### February 26, 2014 | Alan

This blog details the different data types in R and the different data structures in which these data types are stored. An open data set will be used to provide examples.

### Related Blog Posts

- Getting Started with the R Console in the AnalytiXagility Platform
- Day 1 in the AnalytiXagility Platform
- Working with Dates in R

## Data Source

The dataset used in this blog is the `msleep`

data from R, within the library `ggplot2`

. It provides a framework for understanding mammalian sleep patterns.

## Workflow

### Index

To help you understand the data structures and data types in R, we cover the following topics in this blog:

- Reading in the data
- Finding the classification of data types
- Data Types
- Data Structures
- Identifying elements within a data structure
- Conversion between Data Types

### Step 1 – Reading in the data

The data used for this blog is from the R library ggplot2. The code chunk below shows how to read this data into R. This automatically assigns the data to the variable `msleep`

:

```
library(ggplot2)
data(msleep)
```

Note that when all data is read into R it is in the form of a data frame. For the purposes of this blog we are not using the full data frame, but instead are using a new data frame which is a subset of 10 rows. To create this subset and assign it to a variable `msleep_subset`

, use the following syntax:

```
msleep_subset <- msleep[1:10, ]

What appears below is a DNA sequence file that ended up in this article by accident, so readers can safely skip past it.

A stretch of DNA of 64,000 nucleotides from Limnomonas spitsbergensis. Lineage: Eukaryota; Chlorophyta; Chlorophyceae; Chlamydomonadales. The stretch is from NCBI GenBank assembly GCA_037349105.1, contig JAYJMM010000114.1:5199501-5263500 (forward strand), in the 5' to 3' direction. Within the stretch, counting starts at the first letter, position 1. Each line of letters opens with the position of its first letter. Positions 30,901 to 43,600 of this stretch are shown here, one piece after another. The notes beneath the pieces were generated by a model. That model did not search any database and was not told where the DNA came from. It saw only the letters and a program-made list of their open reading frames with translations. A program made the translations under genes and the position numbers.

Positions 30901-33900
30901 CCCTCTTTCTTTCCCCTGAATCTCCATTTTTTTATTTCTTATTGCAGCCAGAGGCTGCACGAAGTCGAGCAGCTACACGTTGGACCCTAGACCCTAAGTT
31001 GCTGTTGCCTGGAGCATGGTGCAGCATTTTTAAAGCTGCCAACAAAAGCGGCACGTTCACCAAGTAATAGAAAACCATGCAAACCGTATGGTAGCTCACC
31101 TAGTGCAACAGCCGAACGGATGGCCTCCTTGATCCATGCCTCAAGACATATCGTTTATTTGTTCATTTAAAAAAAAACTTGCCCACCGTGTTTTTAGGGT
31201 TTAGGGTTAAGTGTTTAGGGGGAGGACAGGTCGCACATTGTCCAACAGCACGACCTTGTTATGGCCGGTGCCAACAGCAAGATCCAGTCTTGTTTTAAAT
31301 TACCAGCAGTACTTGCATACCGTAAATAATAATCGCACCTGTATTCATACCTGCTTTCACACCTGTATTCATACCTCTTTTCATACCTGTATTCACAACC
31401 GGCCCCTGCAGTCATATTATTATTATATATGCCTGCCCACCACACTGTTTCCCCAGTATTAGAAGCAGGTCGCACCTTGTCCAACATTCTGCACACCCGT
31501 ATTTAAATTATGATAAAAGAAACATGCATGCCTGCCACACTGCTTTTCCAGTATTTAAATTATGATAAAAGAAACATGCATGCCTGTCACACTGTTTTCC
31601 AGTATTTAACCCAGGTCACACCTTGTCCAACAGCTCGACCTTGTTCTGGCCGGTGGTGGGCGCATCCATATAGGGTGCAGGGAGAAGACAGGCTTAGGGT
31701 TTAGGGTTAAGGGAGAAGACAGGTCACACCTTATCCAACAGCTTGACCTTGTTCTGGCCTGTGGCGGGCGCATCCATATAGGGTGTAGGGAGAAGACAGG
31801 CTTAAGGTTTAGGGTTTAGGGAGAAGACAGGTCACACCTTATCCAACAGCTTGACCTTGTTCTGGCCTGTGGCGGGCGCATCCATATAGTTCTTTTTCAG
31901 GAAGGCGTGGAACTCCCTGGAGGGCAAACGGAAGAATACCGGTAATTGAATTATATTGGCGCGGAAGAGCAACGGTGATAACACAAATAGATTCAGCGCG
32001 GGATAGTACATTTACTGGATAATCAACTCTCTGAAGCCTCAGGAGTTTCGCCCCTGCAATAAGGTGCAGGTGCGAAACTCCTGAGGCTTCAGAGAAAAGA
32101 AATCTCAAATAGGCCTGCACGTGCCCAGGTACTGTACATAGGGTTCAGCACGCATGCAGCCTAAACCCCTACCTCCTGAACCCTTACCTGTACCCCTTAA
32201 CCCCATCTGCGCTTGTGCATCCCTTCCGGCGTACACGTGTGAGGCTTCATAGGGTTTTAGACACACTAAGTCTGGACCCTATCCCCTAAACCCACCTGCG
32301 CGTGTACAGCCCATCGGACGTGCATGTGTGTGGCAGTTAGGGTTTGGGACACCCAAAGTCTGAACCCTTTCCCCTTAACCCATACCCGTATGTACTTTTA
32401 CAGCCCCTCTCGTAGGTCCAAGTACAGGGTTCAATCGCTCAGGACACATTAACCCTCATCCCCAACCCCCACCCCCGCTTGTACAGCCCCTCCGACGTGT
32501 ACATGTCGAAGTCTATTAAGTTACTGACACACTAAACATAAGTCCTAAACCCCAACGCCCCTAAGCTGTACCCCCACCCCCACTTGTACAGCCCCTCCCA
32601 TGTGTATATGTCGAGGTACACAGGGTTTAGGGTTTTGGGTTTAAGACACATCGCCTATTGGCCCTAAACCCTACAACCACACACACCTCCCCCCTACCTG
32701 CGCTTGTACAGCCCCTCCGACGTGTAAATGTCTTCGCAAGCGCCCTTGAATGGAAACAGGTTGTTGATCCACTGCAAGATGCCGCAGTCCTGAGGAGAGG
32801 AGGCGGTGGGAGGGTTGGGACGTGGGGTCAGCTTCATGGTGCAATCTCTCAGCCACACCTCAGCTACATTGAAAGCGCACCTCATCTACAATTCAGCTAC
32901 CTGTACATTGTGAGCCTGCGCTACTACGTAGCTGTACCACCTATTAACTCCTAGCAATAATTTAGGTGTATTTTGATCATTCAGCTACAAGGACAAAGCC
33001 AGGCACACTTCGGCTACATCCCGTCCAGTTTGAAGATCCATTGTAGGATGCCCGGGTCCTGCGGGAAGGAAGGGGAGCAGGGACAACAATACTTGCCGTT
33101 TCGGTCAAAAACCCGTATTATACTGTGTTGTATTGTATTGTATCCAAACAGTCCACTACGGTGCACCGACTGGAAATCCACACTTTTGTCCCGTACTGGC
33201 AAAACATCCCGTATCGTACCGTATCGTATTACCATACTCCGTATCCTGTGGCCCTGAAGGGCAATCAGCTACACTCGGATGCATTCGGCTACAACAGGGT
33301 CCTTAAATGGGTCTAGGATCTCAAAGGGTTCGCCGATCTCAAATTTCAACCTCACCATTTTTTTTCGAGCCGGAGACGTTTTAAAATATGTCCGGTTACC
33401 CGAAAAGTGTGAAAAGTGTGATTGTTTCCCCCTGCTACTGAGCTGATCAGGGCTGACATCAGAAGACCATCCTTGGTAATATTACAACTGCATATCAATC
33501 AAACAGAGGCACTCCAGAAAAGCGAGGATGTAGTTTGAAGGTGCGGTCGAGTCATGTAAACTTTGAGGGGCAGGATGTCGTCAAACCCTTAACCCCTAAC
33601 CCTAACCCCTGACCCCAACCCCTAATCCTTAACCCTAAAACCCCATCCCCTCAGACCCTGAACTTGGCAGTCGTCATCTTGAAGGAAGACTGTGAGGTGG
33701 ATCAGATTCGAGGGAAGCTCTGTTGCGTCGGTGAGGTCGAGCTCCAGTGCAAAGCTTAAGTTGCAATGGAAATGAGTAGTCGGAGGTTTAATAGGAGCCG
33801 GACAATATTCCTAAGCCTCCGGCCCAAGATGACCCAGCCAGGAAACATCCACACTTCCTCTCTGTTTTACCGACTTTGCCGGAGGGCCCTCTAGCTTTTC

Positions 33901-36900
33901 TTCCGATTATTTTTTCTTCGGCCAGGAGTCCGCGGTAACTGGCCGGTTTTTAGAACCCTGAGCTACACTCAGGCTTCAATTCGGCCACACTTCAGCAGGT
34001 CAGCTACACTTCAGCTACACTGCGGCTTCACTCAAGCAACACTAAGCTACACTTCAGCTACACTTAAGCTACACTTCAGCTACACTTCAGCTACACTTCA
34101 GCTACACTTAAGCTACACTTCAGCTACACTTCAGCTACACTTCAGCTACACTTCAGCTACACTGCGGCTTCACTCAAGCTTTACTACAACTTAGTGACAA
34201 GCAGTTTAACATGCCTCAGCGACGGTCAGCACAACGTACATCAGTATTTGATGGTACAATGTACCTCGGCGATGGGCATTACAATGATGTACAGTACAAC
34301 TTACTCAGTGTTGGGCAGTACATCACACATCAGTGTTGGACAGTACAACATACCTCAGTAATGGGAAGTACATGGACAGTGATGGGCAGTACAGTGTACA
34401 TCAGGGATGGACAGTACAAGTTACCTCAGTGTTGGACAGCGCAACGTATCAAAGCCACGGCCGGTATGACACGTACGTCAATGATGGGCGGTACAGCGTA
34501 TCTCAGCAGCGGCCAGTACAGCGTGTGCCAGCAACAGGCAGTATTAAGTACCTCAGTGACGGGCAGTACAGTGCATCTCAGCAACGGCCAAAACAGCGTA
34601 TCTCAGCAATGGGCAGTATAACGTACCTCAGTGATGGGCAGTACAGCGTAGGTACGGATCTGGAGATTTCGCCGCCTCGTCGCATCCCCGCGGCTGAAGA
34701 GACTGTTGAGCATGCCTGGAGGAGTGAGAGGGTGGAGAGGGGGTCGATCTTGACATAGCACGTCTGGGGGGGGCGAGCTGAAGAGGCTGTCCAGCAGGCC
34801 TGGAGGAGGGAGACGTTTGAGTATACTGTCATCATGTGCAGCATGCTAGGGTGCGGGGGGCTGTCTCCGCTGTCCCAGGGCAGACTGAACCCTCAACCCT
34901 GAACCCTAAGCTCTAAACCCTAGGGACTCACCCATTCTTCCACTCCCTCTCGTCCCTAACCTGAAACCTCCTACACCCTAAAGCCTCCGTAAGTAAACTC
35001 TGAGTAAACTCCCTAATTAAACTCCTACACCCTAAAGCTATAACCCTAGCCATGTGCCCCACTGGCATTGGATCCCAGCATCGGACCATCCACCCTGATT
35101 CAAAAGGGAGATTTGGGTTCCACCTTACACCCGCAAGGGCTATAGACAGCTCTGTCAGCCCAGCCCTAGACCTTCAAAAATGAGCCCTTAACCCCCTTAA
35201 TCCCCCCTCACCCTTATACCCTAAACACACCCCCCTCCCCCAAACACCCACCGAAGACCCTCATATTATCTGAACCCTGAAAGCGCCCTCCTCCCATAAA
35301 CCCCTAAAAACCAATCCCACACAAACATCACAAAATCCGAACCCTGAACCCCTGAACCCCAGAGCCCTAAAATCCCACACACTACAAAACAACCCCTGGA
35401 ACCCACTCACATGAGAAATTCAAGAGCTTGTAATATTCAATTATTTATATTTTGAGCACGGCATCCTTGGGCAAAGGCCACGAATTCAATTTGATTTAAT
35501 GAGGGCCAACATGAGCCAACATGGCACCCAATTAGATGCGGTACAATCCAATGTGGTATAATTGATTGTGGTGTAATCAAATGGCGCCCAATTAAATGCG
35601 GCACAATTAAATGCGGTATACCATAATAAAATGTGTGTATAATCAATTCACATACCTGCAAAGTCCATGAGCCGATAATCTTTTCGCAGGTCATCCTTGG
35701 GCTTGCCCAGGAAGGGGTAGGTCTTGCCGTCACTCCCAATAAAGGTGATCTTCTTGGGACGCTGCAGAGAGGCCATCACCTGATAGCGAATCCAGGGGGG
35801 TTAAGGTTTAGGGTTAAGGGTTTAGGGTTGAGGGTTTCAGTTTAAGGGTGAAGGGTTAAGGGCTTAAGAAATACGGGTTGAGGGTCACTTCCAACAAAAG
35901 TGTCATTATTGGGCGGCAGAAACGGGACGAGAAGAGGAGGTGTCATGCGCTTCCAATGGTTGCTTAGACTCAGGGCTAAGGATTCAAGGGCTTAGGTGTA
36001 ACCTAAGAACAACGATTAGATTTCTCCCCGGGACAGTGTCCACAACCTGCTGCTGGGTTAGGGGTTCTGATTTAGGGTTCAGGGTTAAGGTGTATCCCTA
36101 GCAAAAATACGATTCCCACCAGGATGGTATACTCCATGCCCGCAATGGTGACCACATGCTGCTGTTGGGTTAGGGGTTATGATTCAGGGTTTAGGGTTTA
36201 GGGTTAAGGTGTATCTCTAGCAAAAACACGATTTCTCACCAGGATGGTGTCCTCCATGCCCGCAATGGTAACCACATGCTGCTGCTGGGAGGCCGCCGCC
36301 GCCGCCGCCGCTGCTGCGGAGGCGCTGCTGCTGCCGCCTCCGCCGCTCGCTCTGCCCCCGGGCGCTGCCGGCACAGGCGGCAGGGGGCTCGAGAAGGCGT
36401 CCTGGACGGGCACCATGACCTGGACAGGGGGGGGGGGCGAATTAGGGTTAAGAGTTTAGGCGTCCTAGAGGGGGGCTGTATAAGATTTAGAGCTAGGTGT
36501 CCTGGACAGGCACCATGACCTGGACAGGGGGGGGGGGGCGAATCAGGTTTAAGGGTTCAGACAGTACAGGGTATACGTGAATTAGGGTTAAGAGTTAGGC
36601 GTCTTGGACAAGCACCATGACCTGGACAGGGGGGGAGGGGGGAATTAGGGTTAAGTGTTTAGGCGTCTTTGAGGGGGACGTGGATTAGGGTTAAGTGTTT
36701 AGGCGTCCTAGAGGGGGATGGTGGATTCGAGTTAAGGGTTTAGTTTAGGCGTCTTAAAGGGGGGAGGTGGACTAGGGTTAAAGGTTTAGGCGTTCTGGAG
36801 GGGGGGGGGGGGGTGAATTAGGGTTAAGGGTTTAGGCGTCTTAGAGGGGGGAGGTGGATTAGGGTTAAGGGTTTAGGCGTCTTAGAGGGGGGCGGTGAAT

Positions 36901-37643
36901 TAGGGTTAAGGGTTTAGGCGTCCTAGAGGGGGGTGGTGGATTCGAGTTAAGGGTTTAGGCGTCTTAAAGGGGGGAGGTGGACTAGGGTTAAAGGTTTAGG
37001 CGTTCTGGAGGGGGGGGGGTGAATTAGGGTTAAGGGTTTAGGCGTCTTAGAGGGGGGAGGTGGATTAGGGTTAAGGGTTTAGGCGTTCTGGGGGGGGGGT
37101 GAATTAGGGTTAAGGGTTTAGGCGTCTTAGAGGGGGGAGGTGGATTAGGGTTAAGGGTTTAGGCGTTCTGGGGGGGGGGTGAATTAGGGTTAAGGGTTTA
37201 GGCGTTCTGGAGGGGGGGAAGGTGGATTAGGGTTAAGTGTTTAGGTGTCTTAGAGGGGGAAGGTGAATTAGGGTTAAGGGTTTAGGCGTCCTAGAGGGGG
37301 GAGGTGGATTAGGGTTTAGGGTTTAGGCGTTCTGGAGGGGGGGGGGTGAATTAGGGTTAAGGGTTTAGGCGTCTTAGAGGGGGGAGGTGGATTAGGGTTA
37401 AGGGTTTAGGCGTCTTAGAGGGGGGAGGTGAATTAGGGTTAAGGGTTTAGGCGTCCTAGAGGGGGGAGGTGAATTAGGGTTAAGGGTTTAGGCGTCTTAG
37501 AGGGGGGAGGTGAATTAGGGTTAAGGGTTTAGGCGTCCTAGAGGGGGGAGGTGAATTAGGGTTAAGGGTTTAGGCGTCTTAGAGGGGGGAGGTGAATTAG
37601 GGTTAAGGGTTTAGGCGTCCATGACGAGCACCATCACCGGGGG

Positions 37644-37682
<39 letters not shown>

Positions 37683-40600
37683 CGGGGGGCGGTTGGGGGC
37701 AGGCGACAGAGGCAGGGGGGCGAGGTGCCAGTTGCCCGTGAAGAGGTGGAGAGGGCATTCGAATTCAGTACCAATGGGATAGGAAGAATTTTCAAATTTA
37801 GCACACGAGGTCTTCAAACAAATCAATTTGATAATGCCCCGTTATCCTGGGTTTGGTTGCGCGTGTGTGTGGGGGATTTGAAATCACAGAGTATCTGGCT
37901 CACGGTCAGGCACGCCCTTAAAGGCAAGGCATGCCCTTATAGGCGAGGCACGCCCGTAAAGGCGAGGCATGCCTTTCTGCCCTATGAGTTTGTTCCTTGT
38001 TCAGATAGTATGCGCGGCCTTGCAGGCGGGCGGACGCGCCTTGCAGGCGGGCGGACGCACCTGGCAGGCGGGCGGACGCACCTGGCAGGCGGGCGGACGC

```

### Step 2 – Finding the classification of data types within a data structure

There are a number of R commands that can be used to classify either a whole data set/subset or the individual fields within the data set. Before doing this we may need to identify the specific fields in the data set and understand how to call a specific field.

To find the names of the fields within the data frame `msleep_subset`

, use the function `names(x)`

:

```
names(msleep_subset)
```

```
## [1] "name" "genus" "vore" "order"
## [5] "conservation" "sleep_total" "sleep_rem" "sleep_cycle"
## [9] "awake" "brainwt" "bodywt"
```

To call a specific field from this subset, you must use the syntax **data_subset$column**, where:

**data_subset**is the subset of your data**column**is the name of the field.

So to call the field `bodywt`

from `msleep_subset`

and assign it to a variable `msleep_subset1`

, use the following syntax:

```
msleep_subset1 <- msleep_subset$bodywt
msleep_subset1
```

```
## [1] 50.000 0.480 1.350 0.019 600.000 3.850 20.490 0.045
## [9] 14.000 14.800
```

There are a number of useful functions that we can use to find the classification of our data. Examples of these are given in the code chunks below:

`class()`

– Returns the**class**of the input. This can be applied either to a whole data set or to an individual field. Applying the function to the data frame`msleep_subset`

tells us that the input is a**data frame**structure:`class(msleep_subset)`

`## [1] "data.frame"`

Applying the function to the field

`bodywt`

tells us that the input is of type**numeric**:`class(msleep_subset$bodywt)`

`## [1] "numeric"`

`typeof()`

– Returns the**type**of the input. Again this can be applied either to a whole dataset or to an individual field. Applying the function to the data frame`msleep_subset`